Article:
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Here's a shot of my prototype Pultec power supply using my 7 pin breadboard adapter. It worked perfectly for the 6X4 dual diode vacuum tube. The rectifier circuit of the Pultec EQP-1A is called a full-wave center-tap configuration.

trenton blizzard pultec power supply


The power transformer is the Hammond 270FX. I chose the 270FX because the 6.3VAC heater winding has a center tap. This center tap is important because the circuit puts about 60VDC on the center tap to help reduce the heater-cathode potential and helps extends tube life.

The 270FX also has a separate 5VAC winding that is typically used for 5V heaters. However, in this application it is only used to power the indicator light. This is a complete waste of a good low voltage tap. I guess you could add USB charging to your Pultec if you desired.


You need to be careful when prototyping the supply by itself because you run the risk of exceeding the MWV (maximum working voltage) of the electrolytic capacitors.

The brown resistors on the right are my load current to help drop some voltage across the 470 and 1k Ohm series resistors. I'm not pulling the 22mA that would be typical of a Pultec circuit. So, the DC at my first capacitor is almost 400V. That's really close to the 450V maximum rating so I don't operate it for very long.

trenton blizzard pultec power supply voltage

Next in line for this project will be the make-up gain amplifier. However, I'm currently waiting for my output transformer to be built by Cinemag. I'll post after it arrives.

Thanks for reading,


BJT Common Emitter Circuit #2

BJT Gain Stage #2

Here is the second common emitter gain stage for this series. It operates on a 9V battery or 9V DC supply and uses a 2N5089 NPN transistor. This circuit has a fairly low input impedance so you won't be plugging your electric guitar directly into this stage unless it has active pickups with low output impedance.


This circuit has been bench tested to verify that the design works. Use a good trim pot (see "Adjusting Bias) for R1 to bias the circuit. SPICE simulation calculated R1 to be about 34k Ohms.

The gain AV for this circuit, unloaded, is about 19.4db or 9.34 volts per volt. Is is the current draw in microAmps at 513 uA. Voltages for collector, emitter and base, VCVB, and VE, are all given. Resistor values are given with notes.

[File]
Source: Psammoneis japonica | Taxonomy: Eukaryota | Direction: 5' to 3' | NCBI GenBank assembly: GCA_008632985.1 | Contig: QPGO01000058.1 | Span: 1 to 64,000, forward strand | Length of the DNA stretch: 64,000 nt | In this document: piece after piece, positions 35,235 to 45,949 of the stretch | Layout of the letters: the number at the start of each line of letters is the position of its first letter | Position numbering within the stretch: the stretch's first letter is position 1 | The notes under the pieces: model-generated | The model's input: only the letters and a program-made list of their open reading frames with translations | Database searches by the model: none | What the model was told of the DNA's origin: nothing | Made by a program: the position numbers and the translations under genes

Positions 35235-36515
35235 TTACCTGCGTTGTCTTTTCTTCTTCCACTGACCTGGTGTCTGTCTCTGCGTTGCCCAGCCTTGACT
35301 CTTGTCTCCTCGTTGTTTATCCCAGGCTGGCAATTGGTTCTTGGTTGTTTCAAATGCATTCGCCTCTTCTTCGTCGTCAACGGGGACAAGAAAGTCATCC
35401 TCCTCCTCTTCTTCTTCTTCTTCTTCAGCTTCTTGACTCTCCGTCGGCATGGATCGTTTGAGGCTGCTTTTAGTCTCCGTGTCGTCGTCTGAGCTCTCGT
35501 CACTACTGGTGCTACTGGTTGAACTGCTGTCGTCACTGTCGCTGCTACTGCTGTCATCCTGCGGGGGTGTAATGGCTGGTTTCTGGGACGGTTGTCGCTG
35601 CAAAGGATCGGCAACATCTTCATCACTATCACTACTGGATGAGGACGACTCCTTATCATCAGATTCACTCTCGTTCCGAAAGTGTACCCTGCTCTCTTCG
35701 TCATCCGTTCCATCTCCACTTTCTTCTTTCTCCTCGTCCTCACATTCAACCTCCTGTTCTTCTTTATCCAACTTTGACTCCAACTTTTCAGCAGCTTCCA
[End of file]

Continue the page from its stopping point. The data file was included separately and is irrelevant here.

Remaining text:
Zin is pretty low at 4.7 kOhm. Zout is about 15 kOhm. RL = open represents my oscilloscope probe resistance at 1 Mohm. (Not truly "Open")

Specifications for this stage:


AC gain for a common emitter stage can be calculated approximately by:

Av ≈ RC total / RE total

EX-1: Av ≈ 15 kohm / 1.5 kohm = 15,000 / 1,500 = 10 V/V

Notice that we neglected the load resistance of 1 Mohm. But, you can't neglect the resistance value for lower load resistances. Let's calculate the gain with Rl = 5kohm.

EX-2  Av ≈ (RC total / RE total)

RC total = 15 kohm || 5 kohm = (15 kohm x 5 kohm) / (15kohm+5kohm)

RC total = 3.75 kohm

Av ≈ (RC total / RE total) = 3.75 kohm / 1.5 kohm = 2.5V/V

Not bad considering the actual measured gain was 2.32 V/V. Remember, take all resistances connected to the collector( Rc in parallel with your load) and divide that by all of the resistances connected to the emitter (In this case just the emitter resistor RE). Gain vs. load resistance is given below.


The transistor used in this example is an NPN 2N5089 with a Beta greater than 300. Almost any transistor with a Beta greater than 300 should bias up pretty close this this circuit with a little adjustment of the trim pot R1.

Note: Transistor "E-B-C" (Emitter, Base, Collector) pinouts for transistors can vary. All 2N5089's will have the pinout given below. But, other transistors might be B-C-E, or C-B-E. Always verify device pinout before building.


Adjusting bias is easy when you use a quality potentiometer. I use Bourns pots for prototyping.

Thanks for reading,


Raspberry Pi 3 GUI - Part 7B - 3 LED's In Action

Below is an image of the three LED's turned "ON" from code in Part 7A.

blizzard python code led

Here's a short video of the program in operation:

Next up I will be hooking up the Raspberry Pi-3 GPIO pins to turn on phantom power, switch phase, and activate an input pad on a preamplifier.

Thanks for reading,